The moment we walked in the door questioning eyes were on us: “Who are you?” my coaches asked my brother in law and father figure as he questioned them as to why I wasn’t getting any playtime on the basketball team. My brother is black and I am white based on societal descriptions. He always stood up for me and had my back. From elementary through high school. We would get side way kinds of stares by people who weren’t exposed to different kinds of families.
My mother died when I was turning 10. My (I think biological father) was incarcerated off and on. I was raised by my sister and my brother in law. We were rare and uniquely different. Looking back and reflecting on my upbringing, I realize just how thankful I am. I was exposed to what children normally are not exposed to and as a result I am an eclectic kind of person. I watched and listened to shows, movies and music such as The Sopranos, Poetic Justice and The Streets is Watching. However, I always had someone present and there telling me someone made it or it was directed by someone. Someone made it up from their brain and it was inspired by real life events. I always had someone like my sister or brother in law telling me to cover my eyes during the racy parts.
I have so many memories from playing ball, driving around pretending to be on MTV Cribs to witnessing drug raids to people dying. This was my reality. So, I understand many walks of life. I was and am blessed to be surrounded by real, authentic type love. A rare kind of love that you cannot find. They never had to buy love or material possessions. Getting Chinese takeout, laughing, yelling and crying a lot, playing monopoly and playing ball was enough. It was my foundation of what a family is all about. Not perfect but perfect if you know what I mean.
As a grownup, I am working towards planting seeds where children will make a better life and ultimately a better world by reaching mutual understanding across cultures and perspectives. A world where people will know who each other is the moment they walk in the door. Questioning eyes will fade. The who are you will turn into I know who you are. A place where different families exist and it’s cool and unquestioned. People will stop and stare for how beautifully dynamic and powerful differences are. A place where it’s cool and dope to be different aesthetically, creatively and intellectually.
We are all different. It is a beautiful kind of thing. Culture is the formation of beliefs, values, goals, management style and the practices of an organization. One of the most difficult tasks as a leader is to change a culture. No matter how strong a person is by nature she or he will be opposed to change of any kind. Because change is unknown and it is uncomfortable. Many questions occupy a person’s mind.
Am I going to keep my position? Will I have the same power? Will I stay in the same team? Is my employment secure? What is wrong with the good same old same old? Why do we need to change anything, we have been doing a great job already. Culture of the organization determines its success and sustainability. Without change, while everything is evolving around us, it is impossible for an organization to survive and to continue to be a top performer.
You need to take it slow and gentle. If you do not want to lose people on the way that is. There are a few steps in changing a culture.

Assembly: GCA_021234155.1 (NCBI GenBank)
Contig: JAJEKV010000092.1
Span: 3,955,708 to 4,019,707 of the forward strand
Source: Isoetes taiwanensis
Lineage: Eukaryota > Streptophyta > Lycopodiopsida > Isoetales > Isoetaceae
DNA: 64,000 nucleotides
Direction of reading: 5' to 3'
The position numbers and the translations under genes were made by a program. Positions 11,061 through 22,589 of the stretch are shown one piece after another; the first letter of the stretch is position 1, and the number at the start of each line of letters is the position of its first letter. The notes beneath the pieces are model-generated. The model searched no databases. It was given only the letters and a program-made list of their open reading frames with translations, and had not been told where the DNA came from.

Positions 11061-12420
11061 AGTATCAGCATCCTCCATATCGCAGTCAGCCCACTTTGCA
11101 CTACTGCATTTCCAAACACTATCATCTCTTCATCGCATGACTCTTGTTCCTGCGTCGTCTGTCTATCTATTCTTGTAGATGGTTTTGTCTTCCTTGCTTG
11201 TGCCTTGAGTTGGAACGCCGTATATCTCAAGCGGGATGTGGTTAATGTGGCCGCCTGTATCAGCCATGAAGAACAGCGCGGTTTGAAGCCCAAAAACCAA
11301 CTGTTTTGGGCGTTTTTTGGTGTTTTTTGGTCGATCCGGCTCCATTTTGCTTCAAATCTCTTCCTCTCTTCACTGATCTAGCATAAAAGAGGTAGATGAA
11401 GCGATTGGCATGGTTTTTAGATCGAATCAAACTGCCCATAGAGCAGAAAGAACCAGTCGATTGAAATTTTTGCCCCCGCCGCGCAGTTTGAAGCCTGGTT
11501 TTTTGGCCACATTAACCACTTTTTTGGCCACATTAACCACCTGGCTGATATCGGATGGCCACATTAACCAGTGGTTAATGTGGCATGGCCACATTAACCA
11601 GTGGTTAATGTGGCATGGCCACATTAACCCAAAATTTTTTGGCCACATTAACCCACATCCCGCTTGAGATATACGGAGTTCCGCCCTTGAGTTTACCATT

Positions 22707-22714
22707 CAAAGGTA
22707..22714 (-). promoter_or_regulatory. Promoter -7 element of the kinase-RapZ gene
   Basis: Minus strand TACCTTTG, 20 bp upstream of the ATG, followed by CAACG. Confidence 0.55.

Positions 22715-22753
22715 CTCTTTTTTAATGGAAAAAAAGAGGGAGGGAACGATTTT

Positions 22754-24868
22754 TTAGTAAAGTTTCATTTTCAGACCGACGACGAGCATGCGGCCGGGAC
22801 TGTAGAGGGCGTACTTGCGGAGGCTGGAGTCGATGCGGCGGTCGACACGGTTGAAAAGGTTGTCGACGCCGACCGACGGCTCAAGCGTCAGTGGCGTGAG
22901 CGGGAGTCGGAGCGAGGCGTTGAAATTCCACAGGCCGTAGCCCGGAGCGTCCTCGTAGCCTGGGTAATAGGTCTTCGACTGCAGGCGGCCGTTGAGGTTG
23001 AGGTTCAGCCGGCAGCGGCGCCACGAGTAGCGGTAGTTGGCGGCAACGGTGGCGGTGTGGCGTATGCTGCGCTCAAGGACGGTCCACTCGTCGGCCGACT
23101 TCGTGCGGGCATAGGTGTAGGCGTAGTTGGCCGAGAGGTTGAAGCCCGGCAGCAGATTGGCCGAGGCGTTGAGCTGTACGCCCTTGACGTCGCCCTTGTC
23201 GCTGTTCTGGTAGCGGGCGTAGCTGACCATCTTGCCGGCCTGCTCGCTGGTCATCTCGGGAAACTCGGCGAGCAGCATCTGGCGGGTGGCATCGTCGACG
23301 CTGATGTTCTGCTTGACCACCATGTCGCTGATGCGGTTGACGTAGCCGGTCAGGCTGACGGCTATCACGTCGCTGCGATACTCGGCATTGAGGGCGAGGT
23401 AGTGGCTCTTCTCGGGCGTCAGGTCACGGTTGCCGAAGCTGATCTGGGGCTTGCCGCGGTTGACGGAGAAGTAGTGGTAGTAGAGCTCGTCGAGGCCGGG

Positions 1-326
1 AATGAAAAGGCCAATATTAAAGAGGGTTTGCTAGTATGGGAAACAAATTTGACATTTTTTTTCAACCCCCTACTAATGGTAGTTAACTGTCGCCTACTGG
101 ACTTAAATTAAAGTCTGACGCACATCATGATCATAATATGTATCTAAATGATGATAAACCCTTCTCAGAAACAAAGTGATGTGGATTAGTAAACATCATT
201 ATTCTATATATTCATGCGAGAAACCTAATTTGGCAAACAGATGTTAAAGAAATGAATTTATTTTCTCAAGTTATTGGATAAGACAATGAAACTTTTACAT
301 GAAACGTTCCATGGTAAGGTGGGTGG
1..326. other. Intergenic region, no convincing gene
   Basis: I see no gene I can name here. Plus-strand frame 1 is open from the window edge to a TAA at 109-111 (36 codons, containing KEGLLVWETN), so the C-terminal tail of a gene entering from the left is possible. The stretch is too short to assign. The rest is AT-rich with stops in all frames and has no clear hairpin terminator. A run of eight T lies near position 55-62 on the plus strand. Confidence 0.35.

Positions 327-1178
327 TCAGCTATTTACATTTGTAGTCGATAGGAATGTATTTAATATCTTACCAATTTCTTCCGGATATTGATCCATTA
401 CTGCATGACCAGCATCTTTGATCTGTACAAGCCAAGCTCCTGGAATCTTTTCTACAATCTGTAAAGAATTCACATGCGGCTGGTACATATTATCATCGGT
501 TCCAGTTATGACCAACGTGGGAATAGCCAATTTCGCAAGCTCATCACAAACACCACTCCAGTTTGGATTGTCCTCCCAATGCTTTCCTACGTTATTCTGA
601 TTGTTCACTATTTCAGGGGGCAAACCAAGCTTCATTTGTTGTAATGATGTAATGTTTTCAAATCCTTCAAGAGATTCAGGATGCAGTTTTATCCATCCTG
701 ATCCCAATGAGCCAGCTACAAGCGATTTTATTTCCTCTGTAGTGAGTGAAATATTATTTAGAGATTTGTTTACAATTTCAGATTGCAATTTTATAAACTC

- Observe, analyze and find the root of the problem. What is causing the issue? Staff, policies, inconsistency, lack of accountability, lack of trust, lack of transparency, lack of recognition? Surveys are a good place to start. Ask for people’s input and see what they think. If it is done anonymously you can get more reliable feedback. In addition, meet with a few staff and leaders and ask their opinion and experiences.
- Get your team to understand why change is necessary and what happens to the organization if it is not done. There is a shift in education. The traditional way of teaching children is proved to be ineffective. Didactic teaching, teacher centered and teacher directed methods are detrimental to creativity and critical thinking skill development. If you have teachers with many years of experience but closed to improvement and new practices that are proven to increase learning, that is a change that needs to happen. Last week, there was an article on WTOP talking about a teacher who decided not to give students homework. She explained how children need to spend family time and continue to form their bonds with families. This teacher preferred students to study hard at school, spend a lot of time on teaching, learning and wanted them to rest, play and have quality family time. This is exactly what happens in Finland. Research shows that this education style increases student capacity and success.
- Using the term Leadership as opposed to Management is also a progressive approach. People who lead the organization, school or another business, need to be on board with the culture change. Staff respects leaders who listen and take their concerns and feedback into account. They get encouraged with training opportunities and career advancement. Always look into current staff to see if you can promote within to fill a position. After all, a leader cannot do the work without her or his workforce.
- Plan ways to increase quality of the workforce and retention. Change the staff lounge to make it calmer, prettier and more relaxing and fun to be in. Everyone deserves a break and doing so in a comfortable environment makes it even better. Promote collaboration by forming teams or groups.
- The answer to the question “what is in it for me?” is an important one to think about. Have a positive attitude and express your appreciation as appropriate and as needed. Try to balance when so that it has a value. Ask for input as often as possible.